Nothing excites kids more than to hear “School is closed!” because that inevitably means vacation is underway. But in the case of the school created by Sandra Anderson, Yolanda Thomas, and Kristina Parker, “School is closed” really is just that. Closed. Because it was never open in the first place.
Anderson, Thomas, and Parker fraudulently obtained millions of dollars in federal financial aid funds that they used for their personal benefit. They did so by creating an elaborate sham university – the Columbus, Georgia, satellite campus of the Apex School of Theology. The co-conspirators admitted that, at Anderson’s direction, they enrolled individuals at Apex who agreed to pose as students with the promise of “free money”.
Anderson and team would fill out application packets to their “Fraudster’s University” for each fake student using the recruits’ real information, including their names, birth dates and social security numbers. In some cases, they submitted fake GEDs to satisfy the requirement for a high school diploma. To make the process seem complete, each fraudulent application included “spiritual autobiographies” personally written by our fraudsters, who apparently didn’t write ones for themselves!
The co-conspirators also served as teachers, complete students’ homework and exams, and manipulated student grades to ensure that the purported students could meet the minimum grade requirements to continue to qualify for federal financial aid.
Once the fake students were “admitted”, the co-conspirators filled out applications for Federal Student Aid, winning Pell Grants and obtaining federal student loans. The co-conspirators either stole student financial aid refund checks outright or required students to cash their aid checks and provide a portion to the co-conspirators. Court documents indicate the co-conspirators stole between $9.5 million and $25 million in financial aid funds over the course of their eight-year scheme.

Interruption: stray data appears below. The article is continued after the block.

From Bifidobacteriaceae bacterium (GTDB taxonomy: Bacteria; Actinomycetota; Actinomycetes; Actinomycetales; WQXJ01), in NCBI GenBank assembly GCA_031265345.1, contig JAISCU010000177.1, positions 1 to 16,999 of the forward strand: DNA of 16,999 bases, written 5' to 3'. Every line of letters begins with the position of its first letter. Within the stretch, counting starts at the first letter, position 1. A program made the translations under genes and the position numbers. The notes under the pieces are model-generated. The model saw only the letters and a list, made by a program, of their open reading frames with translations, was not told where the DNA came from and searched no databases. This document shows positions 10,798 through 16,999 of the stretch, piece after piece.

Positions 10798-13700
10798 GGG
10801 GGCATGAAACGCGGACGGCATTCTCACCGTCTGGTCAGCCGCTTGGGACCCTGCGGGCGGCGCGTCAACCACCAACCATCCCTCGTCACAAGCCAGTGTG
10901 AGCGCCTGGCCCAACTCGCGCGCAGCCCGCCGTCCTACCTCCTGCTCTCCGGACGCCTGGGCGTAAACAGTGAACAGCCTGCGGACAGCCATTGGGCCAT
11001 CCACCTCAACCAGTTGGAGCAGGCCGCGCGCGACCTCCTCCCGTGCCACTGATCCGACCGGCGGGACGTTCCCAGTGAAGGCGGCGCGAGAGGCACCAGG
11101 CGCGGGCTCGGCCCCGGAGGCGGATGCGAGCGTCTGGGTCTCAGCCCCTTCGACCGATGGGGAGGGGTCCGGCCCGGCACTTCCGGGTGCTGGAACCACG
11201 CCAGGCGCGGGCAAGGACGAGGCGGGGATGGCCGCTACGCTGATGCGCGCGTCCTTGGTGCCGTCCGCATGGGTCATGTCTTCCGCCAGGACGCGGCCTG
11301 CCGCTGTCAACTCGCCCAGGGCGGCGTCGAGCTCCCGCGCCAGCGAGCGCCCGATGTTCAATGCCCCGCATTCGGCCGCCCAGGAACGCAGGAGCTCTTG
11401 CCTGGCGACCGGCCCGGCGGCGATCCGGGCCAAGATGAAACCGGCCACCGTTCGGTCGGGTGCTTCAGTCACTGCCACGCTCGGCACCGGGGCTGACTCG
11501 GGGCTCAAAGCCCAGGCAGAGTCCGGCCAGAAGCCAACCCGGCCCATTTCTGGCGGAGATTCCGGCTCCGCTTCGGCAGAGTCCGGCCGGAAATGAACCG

Today’s Fraud of the Day is based on article “3 Ga. women created fake college, stole fake students’ financial aid in fraud scheme, DOJ says” published by WSBTV on September 29, 2022
Three Georgia women pleaded guilty Thursday in a multimillion-dollar scheme to defraud the U.S. Department of Education’s federal financial aid programs. The U.S. Department of Justice said Sandra Anderson, 63, of Palmetto; Yolanda Thomas, 51, of Columbus and Kristina Parker, 35, of Stone Mountain, pleaded guilty in the elaborate scheme involving a sham university. Leo Thomas, 56, of Phoenix City, Alabama, also pleaded guilty in the case.
Prosecutors said the group a sham university, the Columbus, Georgia, satellite campus of the Apex School of Theology. Apex, which has since been shut down, was a private for-profit school that offered programs in theology, Christian education, divinity and more.